by William Skink
My wife and I were talking about our whiteness the other day. She had just watched the video of a New York Karen flipping her shit because a black man had the temerity to approach and inform her that her dog needed to be on a leash.
When Karen called 911 she knew exactly what she was doing. Telling emergency services she was being threatened by an AFRICAN AMERICAN MAN could have been fatal for the man, but thankfully he had the good sense to film his interaction with his phone. If it wasn’t for the ubiquitous presence of cameras on phones, the chance of this man being arrested and/or killed by law enforcement would have been much greater.
While I might be critical of being politically correct and the cancel culture that has emerged in recent years, I will never deny the existence of white privilege.
White privilege is difficult to identify for us white people because it primarily hinges on all the things we DO NOT experience.
I’ll again use myself as an example.
During my senior year in high school I was transporting beer from one party to another in my car when I was pulled over for speeding in a school zone. In addition to beer, my buddy and I had just smoked a bowl. So I was pretty worried as the cop approached my car, as was my buddy, who tried hiding his open beer under his seat, spilling it everywhere.
I was given field sobriety tests, but luckily not searched, so the glass pipe, wooden dugout, and bag of weed bulging out of my sock was not discovered. The beer in my trunk was discovered, and the chubby patrol officers called my mommy and gave me a ticket for being a minor in possession of alcohol.
My white privilege is that I am alive to write these words, and clear of a criminal history that would haunt me for the rest of my life as I try to get jobs and housing.
I don’t think it’s possible for most white people to really understand what it means to experience blackness in America, and I include myself in this statement. The stress that accompanies most day-to-day interactions simply doesn’t exist for us.
I never worry when I walk into a store. My heart rate doesn’t go up when I see a police officer. If I wanted to be a jogger (I don’t) I could jog anywhere I wanted to without fear of being lynched. My wife and I don’t fear our boys will be shot. Our oldest is 11, so he’s beyond the age black boys start looking like criminals to the police state (and Karens violating leash laws).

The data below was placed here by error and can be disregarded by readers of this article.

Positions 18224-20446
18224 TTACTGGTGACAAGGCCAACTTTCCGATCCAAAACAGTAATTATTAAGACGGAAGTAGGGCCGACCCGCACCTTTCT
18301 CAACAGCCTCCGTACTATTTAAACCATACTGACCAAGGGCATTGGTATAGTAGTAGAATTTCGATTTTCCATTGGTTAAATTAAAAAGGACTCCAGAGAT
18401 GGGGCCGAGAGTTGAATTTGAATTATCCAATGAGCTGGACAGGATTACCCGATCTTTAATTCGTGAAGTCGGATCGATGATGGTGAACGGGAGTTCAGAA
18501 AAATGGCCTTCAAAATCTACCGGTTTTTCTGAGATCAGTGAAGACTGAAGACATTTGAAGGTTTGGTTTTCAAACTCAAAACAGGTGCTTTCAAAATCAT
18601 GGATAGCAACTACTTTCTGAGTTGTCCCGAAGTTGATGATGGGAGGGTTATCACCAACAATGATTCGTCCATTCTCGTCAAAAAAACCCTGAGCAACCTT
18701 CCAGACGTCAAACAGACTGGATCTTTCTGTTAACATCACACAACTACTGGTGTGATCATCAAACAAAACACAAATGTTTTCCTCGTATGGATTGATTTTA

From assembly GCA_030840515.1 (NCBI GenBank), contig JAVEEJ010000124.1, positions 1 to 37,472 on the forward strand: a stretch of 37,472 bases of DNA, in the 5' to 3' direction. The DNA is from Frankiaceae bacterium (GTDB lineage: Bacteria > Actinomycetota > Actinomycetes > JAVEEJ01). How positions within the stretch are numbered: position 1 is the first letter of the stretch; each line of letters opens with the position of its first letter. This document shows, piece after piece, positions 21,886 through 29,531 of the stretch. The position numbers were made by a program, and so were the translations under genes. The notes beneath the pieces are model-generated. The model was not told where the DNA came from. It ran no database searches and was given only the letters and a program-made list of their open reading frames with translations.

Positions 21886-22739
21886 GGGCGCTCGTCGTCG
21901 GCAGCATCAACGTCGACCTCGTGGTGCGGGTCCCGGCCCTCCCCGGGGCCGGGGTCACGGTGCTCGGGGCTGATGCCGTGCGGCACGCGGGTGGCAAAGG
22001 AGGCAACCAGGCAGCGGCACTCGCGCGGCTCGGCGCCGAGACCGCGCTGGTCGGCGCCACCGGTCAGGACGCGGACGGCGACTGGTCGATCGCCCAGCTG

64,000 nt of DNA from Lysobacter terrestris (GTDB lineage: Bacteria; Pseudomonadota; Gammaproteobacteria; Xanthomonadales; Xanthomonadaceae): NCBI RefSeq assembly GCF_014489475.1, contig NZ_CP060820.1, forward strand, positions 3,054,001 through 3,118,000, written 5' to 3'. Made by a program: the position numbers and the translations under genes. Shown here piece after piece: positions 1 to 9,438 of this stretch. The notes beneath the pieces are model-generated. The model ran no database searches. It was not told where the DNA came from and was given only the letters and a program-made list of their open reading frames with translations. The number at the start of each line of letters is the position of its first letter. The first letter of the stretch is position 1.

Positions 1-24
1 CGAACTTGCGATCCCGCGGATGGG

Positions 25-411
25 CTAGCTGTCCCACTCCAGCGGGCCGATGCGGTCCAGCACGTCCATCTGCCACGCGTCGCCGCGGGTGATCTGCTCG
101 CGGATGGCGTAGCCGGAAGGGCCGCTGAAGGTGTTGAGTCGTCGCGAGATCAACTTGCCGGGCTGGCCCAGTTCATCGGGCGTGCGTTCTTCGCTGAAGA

The accumulative effects of daily stress from just existing as a black person in this country weakens immune systems and increases the chances of developing chronic illness. And we are learning more and more about how generational trauma is literally transferred across time through our genes.
I’m writing this as Minneapolis smolders from dozens of blazes last night, and I’m writing this as NPR is conspicuously not talking about it, maybe because there are simmering powder-kegs of rage all across this country ready to explode.
Is last night a harbinger of things to come? Are we facing a summer of rage? It’s hard for me to envision a summer that won’t feature more conflicts between a beleaguered public (of all colors) and those tasked with maintaining law and order while the elite pull off a robbery on a scale never seen before in human history.
It’s too bad the public rage isn’t more accurately directed at more deserving targets. The number of elites pulling off these end-times-themed schemes is actually quite small.
Who am I talking about? Let’s start with the billionaires who have seen their wealth increase by 434 billion DURING THE PANDEMIC!
This from Forbes:
America’s billionaires saw their fortunes soar by $434 billion during the U.S. lockdown between mid-March and mid-May, according to a new report.
Amazon’s Jeff Bezos and Facebook’s Mark Zuckerberg had the biggest gains, with Bezos adding $34.6 billion to his wealth and Zuckerberg adding $25 billion, according to the report from Americans for Tax Fairness and the Institute for Policy Studies’ Program for Inequality. The report is based on Forbes data for America’s more than 600 billionaires between March 18, when most states were in lockdown, and May 19.
The billionaire gains highlight how the coronavirus pandemic has rewarded the largest and most tech-focused companies, even as the economy and labor force grapples with the worst economic crisis in recent history.
There were those who benefited from the last Great Depression as well, sometimes even from the same families. Isn’t it funny how that works?